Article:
While you have that document in front of you, if you would turn back to p46 at the top right hand corner. This is a letter from Cytology Advisory Liaison Committee to the then Minister of Health dated 5 March 95, page number 46, you will see reference to the World Health Organisation identifying strong national co-ordination … programme – reference to the department’s new role, and it suggested that responsibility of providing co-ordination may be inconsistent with the department’s primary role of providing policy advicing and funding health purchases. Do you agree there was that inconsistency ..... this is before the change on 1 July that was seen definitely within all government circles as being a role that the new department when it became a Ministry would have a much lesser role in the health sector.
And do you accept the Cytology Advisory Liaison Committee view expressed in this letter that “the department’s new role would be inconsistent with what the World Health Organisation has identified as essential for an effective screening programme.” ..... yes, this was the view offer the members of the committee about what they saw happening around them, and yes they foresaw problems.
In the next paragraph it says “recently we were told that the department has been instructed … purchased by Regional Health Authorities.” I would like you to comment on how accurate is that first sentence in the second paragraph ..... I don't know the accuracy, I wasn’t there – I didn't hear that myself at the time. By the time it had got to the committee it would have gone through several sets of ears and/or hands, so it may not be a true representation and it doesn't say who instructed the department. There was a health reform directorate which was setting the proposed path. There were nministers but it doesn't say who instructed the department. So,m I'm not sure the accuracy. Obviously the funding agreements as we found di take precedence over what the programme and its Advisory Committee s would have liekdd see happen and obviously I believe took precendec over a government policy written pvsly by the Associate Minister. that is what happened. It looks like Cervical Screening Advisory Committee were almost predictding that that’s what would happen.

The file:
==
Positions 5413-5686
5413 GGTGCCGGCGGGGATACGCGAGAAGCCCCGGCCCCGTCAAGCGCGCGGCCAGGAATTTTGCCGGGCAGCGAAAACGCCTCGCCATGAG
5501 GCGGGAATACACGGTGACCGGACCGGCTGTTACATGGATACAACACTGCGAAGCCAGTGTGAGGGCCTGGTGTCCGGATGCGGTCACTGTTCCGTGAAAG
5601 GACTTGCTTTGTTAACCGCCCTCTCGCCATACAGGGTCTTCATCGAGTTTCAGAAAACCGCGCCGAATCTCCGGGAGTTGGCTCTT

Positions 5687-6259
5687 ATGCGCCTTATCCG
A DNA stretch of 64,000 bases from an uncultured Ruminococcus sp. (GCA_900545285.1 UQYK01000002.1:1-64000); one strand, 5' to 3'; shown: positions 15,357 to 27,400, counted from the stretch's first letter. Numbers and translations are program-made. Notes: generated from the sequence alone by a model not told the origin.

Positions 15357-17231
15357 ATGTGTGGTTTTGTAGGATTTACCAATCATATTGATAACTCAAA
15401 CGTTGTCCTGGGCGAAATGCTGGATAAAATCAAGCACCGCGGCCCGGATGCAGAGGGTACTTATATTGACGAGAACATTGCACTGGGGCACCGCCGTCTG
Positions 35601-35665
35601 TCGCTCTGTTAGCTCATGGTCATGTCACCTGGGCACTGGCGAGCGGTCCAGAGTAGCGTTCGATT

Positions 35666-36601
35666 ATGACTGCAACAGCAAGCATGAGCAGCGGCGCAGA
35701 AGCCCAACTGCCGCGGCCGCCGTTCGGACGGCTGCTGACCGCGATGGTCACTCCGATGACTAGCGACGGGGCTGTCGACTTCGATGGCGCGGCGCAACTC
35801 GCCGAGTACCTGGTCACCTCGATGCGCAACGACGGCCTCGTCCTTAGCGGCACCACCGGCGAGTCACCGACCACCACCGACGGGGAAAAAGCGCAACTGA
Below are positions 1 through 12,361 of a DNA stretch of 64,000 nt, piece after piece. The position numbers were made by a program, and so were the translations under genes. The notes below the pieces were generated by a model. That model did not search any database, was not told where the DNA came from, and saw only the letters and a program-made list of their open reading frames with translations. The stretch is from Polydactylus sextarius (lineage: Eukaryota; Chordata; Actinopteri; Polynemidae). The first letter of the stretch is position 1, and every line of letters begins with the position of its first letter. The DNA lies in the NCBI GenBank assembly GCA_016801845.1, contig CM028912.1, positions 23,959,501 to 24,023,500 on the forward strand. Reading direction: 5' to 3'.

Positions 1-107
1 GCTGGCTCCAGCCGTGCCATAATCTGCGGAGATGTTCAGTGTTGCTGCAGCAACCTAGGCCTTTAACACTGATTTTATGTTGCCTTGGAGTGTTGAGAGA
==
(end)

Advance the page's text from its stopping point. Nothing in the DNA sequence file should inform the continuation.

The statement that the department had no power to ensure local co-ordination of a programme was puchd by the Regional Health Authorities did that reflect the department’s view on what power it had to insist what Regional Health Authorities did in relation to purchas of hlth services from other providers ..... I think that somewhat understates things. It again does depend what can be put into the purchase agreement. You could say that the department or the Ministry to be could have tis ideas what the Regional Health Authority should do but unless its in the purchase agreement then it can't be enforced and that does refer back to some of the other exhibits you gave me where each funding agreement tends to role over the one before and I understand it became more difficult to change the funding agt, you had to go through a convoluted pathway to change the funding agt because people in the department wanted to change different things and the Regional Health Authorities were finding they were being besiedged by potential changtes. Many of them may h ave been with the best intentions but so if this reflects the view that we in the cervical screening programme and the Ministry staff who work with us wish this to happen but we don't have the ultimate poer to make it happen because that is the nministers’p funding agt that’s correct.
From the perspective of a public health specialist do you find the ability to implt health policies being dependent on contractual negotiations with another body and that other body’s willingns to agree to implement the policy a cumbersome way of clvrg health services ..... it is a difficult way if you have bright ideas about what should be changed, because or if you have ideas about what are the highest priority and they don't coincide with other people’s view of the highest priority.